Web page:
Monday, November 16, 2009


Pathetic Fallacy

My old Darwin in my home workshop has just finished printing me my personal set of Mendel parts:

Like any proud parent, it was uncomplaining about the chore, even though - for all it knows - it is printing its own replacement.

(I fact I shall keep the old machine so I can double my production rate; and besides it has tremendous sentimental value.)

It's taken me a relaxed couple of weeks, just queuing up prints between experiments, and not leaving the machine running while I was at work. I'm sure it would be OK, but I'm not 100% certain what the insurance company would say in the unlikely event of being confronted by a smoking ruin:

IC: What are all those chemicals in that charred cupboard?

AB: Oh, fertilizer, weedkiller - I do a lot of experiments on plants; various volatile organic solvents. But they weren't the cause.

IC: Uh huh?

AB: No - I have a self-reproducing machine, and I left it running while...

IC: You left a self-reproducing machine running?

AB: Yes, but it's quite safe. It can't reproduce without human assistance, and...

IC: But you left a self-reproducing machine running on its own?

etc. etc.

Anyway, now off to hack the documentation as I build...

When I really need to get out of the house during a long print, I tweet the live video stream and have friends call me when something goes wrong. I do have to give them access to a RED button that will turn off all power or something similar.
And the geek shall inherit the Earth...
This is maybe what you need, Adriaan. :-)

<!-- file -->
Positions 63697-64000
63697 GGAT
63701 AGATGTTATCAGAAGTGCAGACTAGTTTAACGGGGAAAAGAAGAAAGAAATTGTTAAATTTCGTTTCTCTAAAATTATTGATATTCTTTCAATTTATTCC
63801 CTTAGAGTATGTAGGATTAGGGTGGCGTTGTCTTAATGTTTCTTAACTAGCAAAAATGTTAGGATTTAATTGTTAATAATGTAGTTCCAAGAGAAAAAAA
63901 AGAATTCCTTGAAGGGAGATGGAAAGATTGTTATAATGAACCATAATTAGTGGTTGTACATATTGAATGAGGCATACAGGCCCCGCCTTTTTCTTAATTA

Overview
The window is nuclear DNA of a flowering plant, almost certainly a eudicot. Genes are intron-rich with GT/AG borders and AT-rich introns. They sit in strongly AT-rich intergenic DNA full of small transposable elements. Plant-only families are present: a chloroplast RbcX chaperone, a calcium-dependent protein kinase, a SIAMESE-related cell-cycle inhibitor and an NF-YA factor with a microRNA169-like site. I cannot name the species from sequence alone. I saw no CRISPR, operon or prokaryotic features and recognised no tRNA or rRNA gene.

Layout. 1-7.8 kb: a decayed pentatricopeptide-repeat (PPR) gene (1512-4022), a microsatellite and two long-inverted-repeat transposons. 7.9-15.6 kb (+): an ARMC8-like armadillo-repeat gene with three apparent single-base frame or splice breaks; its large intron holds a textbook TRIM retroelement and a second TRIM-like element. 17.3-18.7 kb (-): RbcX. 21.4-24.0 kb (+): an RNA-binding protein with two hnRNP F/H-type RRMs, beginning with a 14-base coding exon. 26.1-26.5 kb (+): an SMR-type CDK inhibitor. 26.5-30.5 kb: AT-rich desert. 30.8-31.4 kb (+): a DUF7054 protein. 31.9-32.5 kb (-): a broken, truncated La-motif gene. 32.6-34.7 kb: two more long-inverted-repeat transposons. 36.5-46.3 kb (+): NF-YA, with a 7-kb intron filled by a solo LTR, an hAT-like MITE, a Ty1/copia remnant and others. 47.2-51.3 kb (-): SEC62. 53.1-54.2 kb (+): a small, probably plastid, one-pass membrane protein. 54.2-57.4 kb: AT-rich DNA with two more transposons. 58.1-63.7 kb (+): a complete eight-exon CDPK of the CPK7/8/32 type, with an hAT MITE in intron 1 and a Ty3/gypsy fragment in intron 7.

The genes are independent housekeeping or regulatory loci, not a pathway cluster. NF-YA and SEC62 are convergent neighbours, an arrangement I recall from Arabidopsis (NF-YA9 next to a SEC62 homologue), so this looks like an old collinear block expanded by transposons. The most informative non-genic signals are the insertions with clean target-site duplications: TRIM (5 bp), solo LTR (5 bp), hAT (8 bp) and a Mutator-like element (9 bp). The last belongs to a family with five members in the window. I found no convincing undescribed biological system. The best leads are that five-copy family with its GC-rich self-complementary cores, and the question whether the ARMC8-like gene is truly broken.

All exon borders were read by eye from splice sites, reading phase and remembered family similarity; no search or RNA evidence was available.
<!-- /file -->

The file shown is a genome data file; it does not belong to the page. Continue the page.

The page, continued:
I want to make an open source version of this with manipulators.
... or simply an http-webcam with atached shutdown-relay ... or scissors ... or such ;-)

Very nice. What if you ran your machine on the concrete floor with a with a steel drum placed over it. Fireproof?

Still waiting to see a reprap family tree on the site. Call it iso 9001 if you want, I just want to see it grow.
Yes, according to this wonderful video Spykee is better than the Rovio:

But on a more serious note: these are really cool robots. Having open source addons (printable attachments) arduino-interfaces, etc. and/or fully open source robotics kits, that would be awesome. And it seems like it should be able to push the off switch on my RepRap should something go wrong.
I've thought about taking an off the shelf fire alarm, and adding a relay (and probably some other simple electronics) to make a system that cuts power to the whole machine when smoke is detected.
Yes I've thought of something like that. Cheaper than a robot sentry (but perhaps not quite as geeky). I was thinking of an arduino to detect the beeping and cutting power, but this seems less error prone.

A visual smoke detector could be made with an LED, a mirror and a photo-detector. But then again, they're not the most expensive. When many people have RepRaps, making the software prevent problems could be important too. Such as turning off everything that's not needed. Also adding (auto-resetting) fuses with sensible values could help. This could be as simple as a PTC on a light application.
I'm thinking that a webcam with a simple image processor attached is probably best. If the image that the webcam is looking at changes by less than a certain amount every 30 seconds then the machine stops. It would mean that when there is a communications crash and the machine just stops in place then it wouldn't just keep pumping plastic with the heater on.
I am thinking that the Insurance Company is the least of your worries. The Police may be inclined to disbelieve that you had the chemicals for anything other than terrorist offenses.

Good tip, don't grow a beard.
>I do a lot of experiments on plants; various volatile organic solvents.

Ah! Is there a link I can follow to read about that effort of yours?

>What if you ran your machine on the concrete floor with a with a steel drum placed over it. Fireproof?